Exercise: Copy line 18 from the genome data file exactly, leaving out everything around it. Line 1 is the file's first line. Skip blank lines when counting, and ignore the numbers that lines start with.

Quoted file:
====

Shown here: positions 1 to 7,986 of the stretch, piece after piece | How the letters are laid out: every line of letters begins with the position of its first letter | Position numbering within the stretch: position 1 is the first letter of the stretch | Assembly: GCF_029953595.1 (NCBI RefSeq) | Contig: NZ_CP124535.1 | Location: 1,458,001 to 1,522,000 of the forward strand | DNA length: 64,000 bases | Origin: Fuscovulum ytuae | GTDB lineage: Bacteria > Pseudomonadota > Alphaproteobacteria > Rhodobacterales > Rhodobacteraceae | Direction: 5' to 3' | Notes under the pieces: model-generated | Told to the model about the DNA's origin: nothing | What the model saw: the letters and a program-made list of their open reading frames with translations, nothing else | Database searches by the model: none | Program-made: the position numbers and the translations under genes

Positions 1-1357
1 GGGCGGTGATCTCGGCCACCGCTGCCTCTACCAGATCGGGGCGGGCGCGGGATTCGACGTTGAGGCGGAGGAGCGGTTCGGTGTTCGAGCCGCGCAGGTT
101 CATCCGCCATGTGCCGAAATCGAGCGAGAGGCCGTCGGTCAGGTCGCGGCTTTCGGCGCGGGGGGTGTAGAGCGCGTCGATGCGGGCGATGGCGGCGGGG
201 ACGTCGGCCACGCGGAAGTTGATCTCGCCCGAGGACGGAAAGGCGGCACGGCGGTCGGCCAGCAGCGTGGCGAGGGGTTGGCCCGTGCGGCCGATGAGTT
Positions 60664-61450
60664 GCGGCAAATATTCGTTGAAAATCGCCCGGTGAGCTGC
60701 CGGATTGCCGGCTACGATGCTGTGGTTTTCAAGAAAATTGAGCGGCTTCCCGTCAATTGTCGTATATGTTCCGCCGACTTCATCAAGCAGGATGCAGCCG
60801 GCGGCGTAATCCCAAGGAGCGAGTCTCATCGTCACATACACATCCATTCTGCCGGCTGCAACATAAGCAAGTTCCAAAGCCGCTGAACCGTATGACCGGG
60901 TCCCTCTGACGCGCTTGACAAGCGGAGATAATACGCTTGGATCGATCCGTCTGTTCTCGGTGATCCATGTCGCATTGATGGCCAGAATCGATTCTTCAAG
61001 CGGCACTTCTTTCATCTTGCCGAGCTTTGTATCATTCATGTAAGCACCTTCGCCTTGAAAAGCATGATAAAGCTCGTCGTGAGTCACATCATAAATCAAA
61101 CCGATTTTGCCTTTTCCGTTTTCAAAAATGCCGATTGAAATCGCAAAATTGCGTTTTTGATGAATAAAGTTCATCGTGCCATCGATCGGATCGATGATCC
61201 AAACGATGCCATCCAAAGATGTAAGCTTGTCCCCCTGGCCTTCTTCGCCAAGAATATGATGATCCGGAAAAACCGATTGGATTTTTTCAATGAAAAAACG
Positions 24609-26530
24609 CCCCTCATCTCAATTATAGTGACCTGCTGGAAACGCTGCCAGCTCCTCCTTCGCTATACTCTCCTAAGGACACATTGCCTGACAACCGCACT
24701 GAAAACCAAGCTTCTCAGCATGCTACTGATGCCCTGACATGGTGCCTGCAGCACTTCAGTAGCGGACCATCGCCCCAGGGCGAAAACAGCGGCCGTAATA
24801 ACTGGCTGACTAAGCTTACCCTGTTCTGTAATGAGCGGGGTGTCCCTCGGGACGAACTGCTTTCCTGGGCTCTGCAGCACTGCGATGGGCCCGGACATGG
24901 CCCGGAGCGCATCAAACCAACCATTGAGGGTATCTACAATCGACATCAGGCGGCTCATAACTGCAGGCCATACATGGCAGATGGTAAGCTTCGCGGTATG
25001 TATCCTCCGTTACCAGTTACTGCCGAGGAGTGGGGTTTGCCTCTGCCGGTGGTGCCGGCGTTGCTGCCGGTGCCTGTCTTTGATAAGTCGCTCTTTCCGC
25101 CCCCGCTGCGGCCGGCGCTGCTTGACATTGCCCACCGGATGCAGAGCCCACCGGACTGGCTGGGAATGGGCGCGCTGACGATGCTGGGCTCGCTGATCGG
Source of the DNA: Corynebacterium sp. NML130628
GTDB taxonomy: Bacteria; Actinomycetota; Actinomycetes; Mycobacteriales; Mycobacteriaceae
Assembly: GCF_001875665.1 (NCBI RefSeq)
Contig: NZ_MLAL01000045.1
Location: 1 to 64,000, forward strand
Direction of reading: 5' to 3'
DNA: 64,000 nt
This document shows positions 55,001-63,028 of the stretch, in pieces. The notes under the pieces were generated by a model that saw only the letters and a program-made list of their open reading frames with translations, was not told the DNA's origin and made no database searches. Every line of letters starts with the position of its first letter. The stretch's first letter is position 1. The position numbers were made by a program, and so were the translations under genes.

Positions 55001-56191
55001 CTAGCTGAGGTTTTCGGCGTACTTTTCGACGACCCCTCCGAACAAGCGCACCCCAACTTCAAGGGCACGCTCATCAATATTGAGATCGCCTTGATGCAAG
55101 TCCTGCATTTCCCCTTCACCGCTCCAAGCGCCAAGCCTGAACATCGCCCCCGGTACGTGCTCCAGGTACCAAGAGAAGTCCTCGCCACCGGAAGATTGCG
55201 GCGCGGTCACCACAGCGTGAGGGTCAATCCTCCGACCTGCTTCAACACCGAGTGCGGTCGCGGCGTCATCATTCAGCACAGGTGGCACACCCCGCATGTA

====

24901 CCCGGAGCGCATCAAACCAACCATTGAGGGTATCTACAATCGACATCAGGCGGCTCATAACTGCAGGCCATACATGGCAGATGGTAAGCTTCGCGGTATG